Thursday, August 12, 2004

When Momma Ain't Happy, Ain't Nobody Happy

Or something like that.

I’ve been thinking about this saying recently. Mainly because of my raging pregnancy hormones. I’m discovering that it’s pretty accurate.

I really think that women set the emotional climate in a home. I know quite a few people who grew up with a jerky father. My cubicle-mate, for one. His dad was a lying, cheatin’ dirtbag. But his saintly mother tolerated it, calmly carted the kids off to their strict Independent Baptist church three times a week and serenely carried on. My friend turned out okay. He learned fairly early on that dad was not to be trusted, but simply tolerated. He endured his father’s rants and affairs and went on with his life. He doesn’t speak too negatively of his father. He’s accepted his father’s faults, but also that he’s no role model. I know several people with similar father experiences and similar outcomes.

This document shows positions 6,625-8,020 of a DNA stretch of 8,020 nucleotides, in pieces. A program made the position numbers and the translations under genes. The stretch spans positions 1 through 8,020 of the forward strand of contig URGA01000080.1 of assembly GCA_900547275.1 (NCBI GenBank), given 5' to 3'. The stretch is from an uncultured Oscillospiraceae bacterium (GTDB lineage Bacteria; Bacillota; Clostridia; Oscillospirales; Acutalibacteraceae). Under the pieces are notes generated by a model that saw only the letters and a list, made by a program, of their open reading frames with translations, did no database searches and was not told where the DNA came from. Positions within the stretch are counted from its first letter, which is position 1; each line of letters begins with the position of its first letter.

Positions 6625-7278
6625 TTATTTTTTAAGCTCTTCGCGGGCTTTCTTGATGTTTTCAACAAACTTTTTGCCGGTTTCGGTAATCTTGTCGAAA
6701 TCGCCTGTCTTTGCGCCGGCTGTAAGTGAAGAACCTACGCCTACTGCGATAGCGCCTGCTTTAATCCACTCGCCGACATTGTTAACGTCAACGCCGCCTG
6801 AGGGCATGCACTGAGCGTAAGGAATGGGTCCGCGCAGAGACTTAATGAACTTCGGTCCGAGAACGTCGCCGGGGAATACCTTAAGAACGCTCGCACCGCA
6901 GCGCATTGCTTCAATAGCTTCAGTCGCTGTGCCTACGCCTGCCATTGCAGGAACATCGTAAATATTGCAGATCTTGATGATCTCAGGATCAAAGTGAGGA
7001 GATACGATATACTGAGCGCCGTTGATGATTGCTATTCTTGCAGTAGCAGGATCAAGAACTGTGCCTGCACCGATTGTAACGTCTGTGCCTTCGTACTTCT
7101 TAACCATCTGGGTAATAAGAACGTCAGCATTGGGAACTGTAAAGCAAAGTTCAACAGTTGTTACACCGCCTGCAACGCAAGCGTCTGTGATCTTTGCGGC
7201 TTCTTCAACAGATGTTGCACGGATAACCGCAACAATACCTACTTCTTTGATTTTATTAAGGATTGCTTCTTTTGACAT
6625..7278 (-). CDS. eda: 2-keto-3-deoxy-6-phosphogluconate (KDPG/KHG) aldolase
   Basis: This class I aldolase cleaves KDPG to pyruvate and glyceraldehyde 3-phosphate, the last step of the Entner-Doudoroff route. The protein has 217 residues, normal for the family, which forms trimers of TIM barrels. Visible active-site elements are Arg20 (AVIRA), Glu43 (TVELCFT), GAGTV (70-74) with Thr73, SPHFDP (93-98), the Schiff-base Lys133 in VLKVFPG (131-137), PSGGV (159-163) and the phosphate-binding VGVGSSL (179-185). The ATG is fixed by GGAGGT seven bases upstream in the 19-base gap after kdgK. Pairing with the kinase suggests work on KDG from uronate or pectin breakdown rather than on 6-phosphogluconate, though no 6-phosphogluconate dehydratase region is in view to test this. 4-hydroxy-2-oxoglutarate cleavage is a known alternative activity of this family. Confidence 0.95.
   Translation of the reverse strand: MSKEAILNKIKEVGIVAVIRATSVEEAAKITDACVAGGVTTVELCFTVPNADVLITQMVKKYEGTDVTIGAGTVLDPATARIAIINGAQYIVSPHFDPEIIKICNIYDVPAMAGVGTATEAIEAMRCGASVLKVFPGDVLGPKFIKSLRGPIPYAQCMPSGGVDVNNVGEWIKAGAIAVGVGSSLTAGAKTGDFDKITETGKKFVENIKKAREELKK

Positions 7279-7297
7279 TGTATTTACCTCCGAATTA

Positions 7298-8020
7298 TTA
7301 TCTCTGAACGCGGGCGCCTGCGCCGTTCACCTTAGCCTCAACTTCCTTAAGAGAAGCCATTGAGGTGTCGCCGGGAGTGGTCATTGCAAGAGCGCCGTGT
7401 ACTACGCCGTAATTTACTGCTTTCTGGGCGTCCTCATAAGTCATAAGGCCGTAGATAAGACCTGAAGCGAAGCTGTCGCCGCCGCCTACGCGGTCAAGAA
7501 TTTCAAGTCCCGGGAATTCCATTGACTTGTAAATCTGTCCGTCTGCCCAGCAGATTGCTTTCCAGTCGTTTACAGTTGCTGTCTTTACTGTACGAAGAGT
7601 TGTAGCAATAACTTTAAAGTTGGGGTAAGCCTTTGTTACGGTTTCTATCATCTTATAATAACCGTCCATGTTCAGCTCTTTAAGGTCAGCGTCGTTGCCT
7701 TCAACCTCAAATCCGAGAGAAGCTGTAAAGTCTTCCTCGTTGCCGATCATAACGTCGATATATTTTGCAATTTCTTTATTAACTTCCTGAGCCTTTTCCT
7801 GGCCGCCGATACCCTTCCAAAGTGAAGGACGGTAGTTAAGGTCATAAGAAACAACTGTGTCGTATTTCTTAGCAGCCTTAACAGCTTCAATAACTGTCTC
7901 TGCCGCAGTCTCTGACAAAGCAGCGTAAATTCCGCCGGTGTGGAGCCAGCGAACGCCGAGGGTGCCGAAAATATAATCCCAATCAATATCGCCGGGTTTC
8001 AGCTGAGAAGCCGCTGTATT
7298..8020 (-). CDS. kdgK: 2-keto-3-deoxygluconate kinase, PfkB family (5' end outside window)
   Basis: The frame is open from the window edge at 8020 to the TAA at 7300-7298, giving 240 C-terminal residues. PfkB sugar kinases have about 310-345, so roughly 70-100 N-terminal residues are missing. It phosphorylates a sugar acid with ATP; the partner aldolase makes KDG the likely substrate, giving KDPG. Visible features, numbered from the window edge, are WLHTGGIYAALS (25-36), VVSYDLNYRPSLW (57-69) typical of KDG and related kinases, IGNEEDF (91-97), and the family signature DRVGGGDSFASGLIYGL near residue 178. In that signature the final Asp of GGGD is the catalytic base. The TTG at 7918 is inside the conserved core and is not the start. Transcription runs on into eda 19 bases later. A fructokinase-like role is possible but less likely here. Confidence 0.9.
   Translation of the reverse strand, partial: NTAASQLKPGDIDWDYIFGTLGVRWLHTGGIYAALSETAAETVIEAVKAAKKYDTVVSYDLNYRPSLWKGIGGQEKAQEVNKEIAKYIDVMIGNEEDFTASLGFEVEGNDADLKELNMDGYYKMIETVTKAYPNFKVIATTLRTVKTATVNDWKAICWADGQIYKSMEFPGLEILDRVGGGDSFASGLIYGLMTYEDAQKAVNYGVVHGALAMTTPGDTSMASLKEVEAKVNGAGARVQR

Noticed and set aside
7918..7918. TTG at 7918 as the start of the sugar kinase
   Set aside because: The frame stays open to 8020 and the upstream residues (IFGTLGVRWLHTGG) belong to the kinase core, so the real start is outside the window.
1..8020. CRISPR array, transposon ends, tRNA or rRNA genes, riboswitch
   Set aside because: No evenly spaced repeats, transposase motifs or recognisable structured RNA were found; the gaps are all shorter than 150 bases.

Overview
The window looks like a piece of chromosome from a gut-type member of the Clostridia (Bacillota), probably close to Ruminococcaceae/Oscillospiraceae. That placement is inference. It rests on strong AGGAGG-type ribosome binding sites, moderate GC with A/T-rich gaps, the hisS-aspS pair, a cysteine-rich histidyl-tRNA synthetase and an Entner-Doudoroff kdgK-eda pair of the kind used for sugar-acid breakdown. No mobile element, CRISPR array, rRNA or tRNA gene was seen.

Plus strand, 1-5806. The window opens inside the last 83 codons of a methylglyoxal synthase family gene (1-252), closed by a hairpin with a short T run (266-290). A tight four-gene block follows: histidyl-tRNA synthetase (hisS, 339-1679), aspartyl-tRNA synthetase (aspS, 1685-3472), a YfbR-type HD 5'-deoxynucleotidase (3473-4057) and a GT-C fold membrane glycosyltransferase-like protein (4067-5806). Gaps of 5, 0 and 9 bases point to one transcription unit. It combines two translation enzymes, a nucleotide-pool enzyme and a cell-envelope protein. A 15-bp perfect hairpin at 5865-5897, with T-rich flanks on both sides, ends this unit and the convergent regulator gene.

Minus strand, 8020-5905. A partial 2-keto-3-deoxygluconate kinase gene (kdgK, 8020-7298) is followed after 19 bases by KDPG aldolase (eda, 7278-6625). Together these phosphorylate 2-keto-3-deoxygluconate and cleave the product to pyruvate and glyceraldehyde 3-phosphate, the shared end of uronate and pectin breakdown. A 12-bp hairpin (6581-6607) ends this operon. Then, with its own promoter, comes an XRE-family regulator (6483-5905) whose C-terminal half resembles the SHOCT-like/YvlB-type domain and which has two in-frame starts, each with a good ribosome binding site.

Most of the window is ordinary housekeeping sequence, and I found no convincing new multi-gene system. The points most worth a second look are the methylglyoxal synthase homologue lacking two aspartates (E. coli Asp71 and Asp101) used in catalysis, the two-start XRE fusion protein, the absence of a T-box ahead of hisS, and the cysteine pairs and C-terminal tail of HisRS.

However, friends of mine who had emotional, bitchy mothers did not fair so well. My friend, Claire, from college has had a rough time. After enduring a hellacious upbringing with a loony alcoholic mother, she is now an emotional basket case. She’s never happy. She’s become a wanderer in life—never content, afraid of commitment. She talks about her mother as the bane of her existence; the catalyst that wrecked her life. Yeah, she’s bitter. Again, I know several people with wacky mothers who have ended up similarly, though maybe not so extreme. My boss, whose frequent gun-wielding mother sounds suspiciously bipolar to me, still cannot refer to her without clenching his teeth.

In my own home, Jason can be in a snarky mood and life continues along fairly normally. I just make sure that there is coffee brewing and I know things will be fine soon. But when I am irritable or in a tizz, it’s a different story. A cloud seems to settle on the house. Even the cats seem to get restless. When I am in a fun mood, the house seems to party. Problems seem less problematic. Jason hums.

I’m not saying all this to prove how valuable I am. It actually adds the burden of responsibility to me. But I really like having a happy house. So I guess it’s really worth it in the long run for me to lighten up and “Don’t Worry, Be Happy.” (my apologies to Bobby McFerrin, wherever you are.)


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